How to Show Real Love to the Kids (Even When They’re Not Acting Lovable)
Love is powerful.
In our homes, in our classroom, love is what makes the biggest impact, what changes hearts and minds. We’ve seen its power. We know what it’s capable of.
Yet sometimes it’s hard to demonstrate true, genuine love. Especially when a particular kiddo’s not being very lovable.
But since love is such a powerful force, maybe that’s more what we should focus on when things are going wrong – when Bradley’s temper is out of control or when Nicole seems to be ignoring everything we say.
I Cor. 13:13 states, “And now abide faith, hope, love, these three; but the greatest of these is love.” We know how important faith is and how much we desperately need hope. But love – that is the greatest of all.
Love is not a feeling. Love is a choice. [Tweet this.] And on the days when love is hardest, we must choose to show love. But how? There’s so much we could say, but the best description of true love is found in I Cor. 13. Let’s take a look a few of love’s characteristics.
What True Love Looks Like
- Love is patient and kind. Oh, this is easy to say but so hard to actually live out. When my little one has made mess #2,452 of the day I’m not always very patient. And how many times have we teachers reacted to the question “What are we supposed to do again?” with something less than patience and kindness? We know we love our kids, but are we showing it to them by being patient and kind? Talk about a challenge!
- Love does not seek its own. As parents and teachers, we know what it means to put others first. Our lives are given to serving the kids and doing what is best for them. But that doesn’t mean selfishness can’t slip in. When my toddler’s crying but the bed is oh-so-warm, I’m not always 100% focused on his well-being. And as a teacher, when the grading starts to swallow my desk, I tend to get more task-focused than student-focused. But genuine love doesn’t seek out what’s best for me – it gives and gives and gives some more.
- Love is not easily provoked. Thankfully, I don’t really have a big temper. But don’t the kids just know how to push all the right buttons? There’s definitely been some moments where I just wanted to scream at someone, and while I’ve never actually hurled chalk at a student, there have been times I’ve responded with less than complete control. But true, genuine love is not easily provoked. It loves even in the most frustrating moments.
- Love thinks no evil. I think this one applies more to teachers than to parents. As parents, we tend to think the best of our own kids, but teachers often have a student or two that just seems impossible. You know, the one that we secretly wish would just transfer to another school. But often these kids are the ones that need our love the most, the ones who desperately need someone to believe in them. And if you’ve been teaching very long, you’ve probably seen that these are the kids that can turn out to be our biggest blessings! (I share my favorite transformation story in my post What to Do with the Student Who’s Driving You Crazy.)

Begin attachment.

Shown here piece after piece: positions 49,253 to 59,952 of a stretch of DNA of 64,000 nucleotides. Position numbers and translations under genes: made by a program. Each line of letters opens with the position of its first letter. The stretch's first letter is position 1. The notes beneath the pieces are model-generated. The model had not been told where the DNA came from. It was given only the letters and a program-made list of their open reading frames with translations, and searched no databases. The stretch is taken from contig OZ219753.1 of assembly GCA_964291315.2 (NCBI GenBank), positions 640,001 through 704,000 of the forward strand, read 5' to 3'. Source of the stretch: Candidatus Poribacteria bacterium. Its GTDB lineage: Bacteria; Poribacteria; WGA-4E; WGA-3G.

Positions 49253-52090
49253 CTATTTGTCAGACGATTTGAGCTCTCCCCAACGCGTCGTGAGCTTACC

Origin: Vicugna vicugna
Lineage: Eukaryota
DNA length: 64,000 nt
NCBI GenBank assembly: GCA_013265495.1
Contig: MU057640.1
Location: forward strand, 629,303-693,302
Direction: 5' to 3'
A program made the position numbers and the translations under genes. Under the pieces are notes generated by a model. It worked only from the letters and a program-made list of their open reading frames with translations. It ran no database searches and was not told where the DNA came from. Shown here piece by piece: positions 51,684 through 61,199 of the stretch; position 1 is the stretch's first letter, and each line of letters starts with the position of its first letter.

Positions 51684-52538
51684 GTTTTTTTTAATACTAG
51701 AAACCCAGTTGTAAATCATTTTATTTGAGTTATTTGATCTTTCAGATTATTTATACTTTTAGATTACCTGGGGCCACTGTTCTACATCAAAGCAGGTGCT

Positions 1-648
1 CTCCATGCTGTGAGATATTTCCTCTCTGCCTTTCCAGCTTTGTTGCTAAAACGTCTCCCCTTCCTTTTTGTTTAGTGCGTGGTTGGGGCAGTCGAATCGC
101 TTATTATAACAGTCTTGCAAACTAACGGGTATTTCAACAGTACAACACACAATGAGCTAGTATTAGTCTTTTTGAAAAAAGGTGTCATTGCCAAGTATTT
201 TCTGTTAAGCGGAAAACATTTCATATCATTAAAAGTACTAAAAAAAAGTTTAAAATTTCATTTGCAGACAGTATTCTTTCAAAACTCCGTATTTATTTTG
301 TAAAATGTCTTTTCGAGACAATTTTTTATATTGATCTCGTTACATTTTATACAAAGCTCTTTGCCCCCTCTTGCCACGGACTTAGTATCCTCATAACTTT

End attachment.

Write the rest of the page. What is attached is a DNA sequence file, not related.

- Love does not rejoice in iniquity, but rejoices in the truth. How many times have we been told that it’s mean or even hateful to tell someone that what they’re doing is wrong. But if you truly love someone, you won’t allow them to continue down a destructive path. Genuine love speaks the truth, humbly pointing out wrong and showing the right way. Correcting and guiding our kids and students is a powerful outpouring of love, as long as it’s just that – done in love.
- Love never fails. On the days when everything is going wrong and Wesley’s snide comment feels like the last straw, love doesn’t fail. When dinner needs to be on the table and the baby’s crying and our toddler is pitching his own fit, love doesn’t fail. It endures all things. It bears all things. Love always loves.
How Can We Love Like This?
So if you’re like me, right now you’re thinking that there’s just one word to describe this type of love – impossible. And you’re right.
This type of genuine love is impossible because it’s not a human love. It’s a Divine love. It’s God’s love.
Love is listed as the first fruit of the Spirit (Gal. 5:22-23). That means that it’s the result of the Spirit’s work in our lives. Just as the fruit of an apple tree is produced by the apple tree, the fruit of the Spirit is produced by the Spirit. The only way we can ever love like this is if He is loving through us.
If you don’t have a personal relationship with God, You’re missing out on the greatest source of love, strength, and power. Click here to find out more about God’s love and how You can know Him personally.
For those of us who do know Christ, the answer’s simple, though not necessarily easy. We need more of the Spirit in our lives. That means we need to read His Word, memorize it, and think about it. We need to deepen our relationship with God through prayer and worship. And we need to yield our lives to the Spirit and allow Him to work through us.
It’s not an overnight change. It’s a daily – no, moment-by-moment – decision. Will we spend time with Him? Will we yield to Him in the toughest moments? Will we allow Him to change us one little step at a time?
Lord, please change me today.
When do you find it most difficult to love your kids or students? How has Christ helped you to demonstrate His love? Share your thoughts with a comment below.